The impact of the May global cyber-attack has caused one trust to delay its Lorenzo electronic patient record (EPR) deployment for over two months.
East and North Hertfordshire NHS Trust has postponed its Lorenzo electronic patient record (EPR) go-live date from 1 July to 8 September, after “considerable disruption” from WannaCry.
The 12 May cyber-attack caused havoc around the world and in England dramatically impacting the NHS. A total of 48 trusts were infected by the ransomware which exploited a known Microsoft vulnerability.
East and North Hertfordshire declared a major incident, with a complete loss of IT systems and some telephony systems, according to its May board papers. Normal activity resumed on 19 May, and the trust said no patients were harmed as a result of the cyber-attack.
A trust spokesperson said that the cyber-attack “caused considerable disruption to the trust close to the original 1 July go-live date” and a decision was made to postpone the Lorenzo implementation.
DXC Technology’s Lorenzo is being deployed at East and North Hertfordshire as part of its Digital Transformation programme, as its EPR and also patient administration system (PAS).
The trust’s July board papers said that following a dress rehearsal for Lorenzo, concerns over three areas emerged: operational readiness, number of staff signed up for training and reporting word stream.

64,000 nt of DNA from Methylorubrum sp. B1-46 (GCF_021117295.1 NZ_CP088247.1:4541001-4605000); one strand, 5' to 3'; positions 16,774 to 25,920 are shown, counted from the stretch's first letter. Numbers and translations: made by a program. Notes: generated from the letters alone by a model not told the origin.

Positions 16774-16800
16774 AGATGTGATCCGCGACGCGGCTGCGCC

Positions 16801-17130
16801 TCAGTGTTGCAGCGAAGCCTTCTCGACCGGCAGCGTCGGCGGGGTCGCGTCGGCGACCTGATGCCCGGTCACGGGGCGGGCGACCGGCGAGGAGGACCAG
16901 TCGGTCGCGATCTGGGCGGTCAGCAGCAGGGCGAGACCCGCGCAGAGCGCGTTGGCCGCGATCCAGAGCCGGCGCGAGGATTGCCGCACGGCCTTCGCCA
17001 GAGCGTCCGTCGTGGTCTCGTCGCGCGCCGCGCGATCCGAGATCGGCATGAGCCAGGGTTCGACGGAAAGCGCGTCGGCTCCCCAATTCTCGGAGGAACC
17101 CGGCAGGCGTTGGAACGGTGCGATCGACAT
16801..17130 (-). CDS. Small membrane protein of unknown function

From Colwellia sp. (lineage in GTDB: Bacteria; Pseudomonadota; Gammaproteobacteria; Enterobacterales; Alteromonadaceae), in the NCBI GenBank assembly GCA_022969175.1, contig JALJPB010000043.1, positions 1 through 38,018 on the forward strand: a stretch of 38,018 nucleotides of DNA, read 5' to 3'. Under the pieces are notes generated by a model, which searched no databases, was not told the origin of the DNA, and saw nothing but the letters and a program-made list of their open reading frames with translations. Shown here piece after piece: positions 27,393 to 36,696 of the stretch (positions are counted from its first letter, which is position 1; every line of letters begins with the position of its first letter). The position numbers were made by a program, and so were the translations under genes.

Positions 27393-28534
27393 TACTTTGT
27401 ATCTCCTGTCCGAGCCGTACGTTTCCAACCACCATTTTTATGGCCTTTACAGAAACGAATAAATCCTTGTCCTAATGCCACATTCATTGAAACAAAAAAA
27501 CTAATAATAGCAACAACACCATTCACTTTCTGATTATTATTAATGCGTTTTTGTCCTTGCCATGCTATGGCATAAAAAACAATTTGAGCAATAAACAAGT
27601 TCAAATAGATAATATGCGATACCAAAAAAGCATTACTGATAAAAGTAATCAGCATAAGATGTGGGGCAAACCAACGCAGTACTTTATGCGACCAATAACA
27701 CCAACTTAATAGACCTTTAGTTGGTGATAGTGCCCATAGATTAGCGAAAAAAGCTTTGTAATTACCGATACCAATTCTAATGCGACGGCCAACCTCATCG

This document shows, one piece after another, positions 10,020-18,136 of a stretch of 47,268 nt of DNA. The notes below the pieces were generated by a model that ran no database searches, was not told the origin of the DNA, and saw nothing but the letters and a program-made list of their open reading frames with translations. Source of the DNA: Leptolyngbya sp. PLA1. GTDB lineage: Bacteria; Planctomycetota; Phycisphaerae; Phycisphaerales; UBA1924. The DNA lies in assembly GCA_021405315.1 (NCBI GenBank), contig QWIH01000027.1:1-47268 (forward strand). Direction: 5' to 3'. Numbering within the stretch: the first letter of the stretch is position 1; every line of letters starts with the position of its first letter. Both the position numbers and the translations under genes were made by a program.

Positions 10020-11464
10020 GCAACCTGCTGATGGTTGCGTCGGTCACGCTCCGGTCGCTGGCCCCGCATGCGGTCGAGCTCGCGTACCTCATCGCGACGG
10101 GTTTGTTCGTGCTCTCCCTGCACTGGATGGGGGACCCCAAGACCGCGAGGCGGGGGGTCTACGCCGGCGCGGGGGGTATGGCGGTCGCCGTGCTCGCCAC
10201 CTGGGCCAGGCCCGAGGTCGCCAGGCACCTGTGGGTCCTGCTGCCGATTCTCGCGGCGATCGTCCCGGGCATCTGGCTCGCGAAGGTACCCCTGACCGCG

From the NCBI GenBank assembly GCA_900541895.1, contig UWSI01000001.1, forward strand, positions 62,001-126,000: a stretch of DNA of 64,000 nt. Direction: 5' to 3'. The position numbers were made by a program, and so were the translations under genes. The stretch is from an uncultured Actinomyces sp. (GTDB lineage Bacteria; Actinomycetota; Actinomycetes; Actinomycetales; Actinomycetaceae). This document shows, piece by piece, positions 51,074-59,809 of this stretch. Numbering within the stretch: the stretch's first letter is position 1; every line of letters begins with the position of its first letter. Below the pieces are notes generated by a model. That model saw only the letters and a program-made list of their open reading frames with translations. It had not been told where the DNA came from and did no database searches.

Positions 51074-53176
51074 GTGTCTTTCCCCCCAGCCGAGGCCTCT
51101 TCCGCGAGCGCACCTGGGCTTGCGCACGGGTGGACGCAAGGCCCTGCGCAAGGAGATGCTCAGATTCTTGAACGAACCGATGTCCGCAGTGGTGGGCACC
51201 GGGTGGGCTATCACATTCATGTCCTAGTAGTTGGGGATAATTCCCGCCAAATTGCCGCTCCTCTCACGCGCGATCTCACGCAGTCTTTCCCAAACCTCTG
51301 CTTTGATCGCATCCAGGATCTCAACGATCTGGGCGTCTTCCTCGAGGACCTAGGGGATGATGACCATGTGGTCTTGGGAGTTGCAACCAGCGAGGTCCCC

The 8 September go-live date “is still achievable provided all risks have been mitigated”, said the papers.
Digital Health News reported in July last year, that the trust was granted central funding to deploy Lorenzo as its EPR, as part of the deal agreed between the Department of Health and CSC in 2012.
East and North Hertfordshire confirmed at the time it would receive £3.09 million over two years, as part of the deal.
CSC changed its name to DXC Technology in April following a merger with Hewlett-Packard Enterprise.
As part of the trust’s digital initiative, electronic observation software, Nervecentre, is also being rolled out for clinical and nursing patient observations, escalation and emergency department systems.
The cyber-attack did not affect the Nervecentre roll-out.
“Significant progress has been made in the incremental roll out of the Nervecentre electronic observations and the new pharmacy system has been successfully implemented”, said the July papers.
North Staffordshire Combined Healthcare NHS Trust also pushed back its Lorenzo deployment plans following the cyber-attack. The trust delayed its go-live by a week after its shut down its IT systems as a precaution.
East and North Hertfordshire provide care for about 500,000 people annually, and operate from four different sites.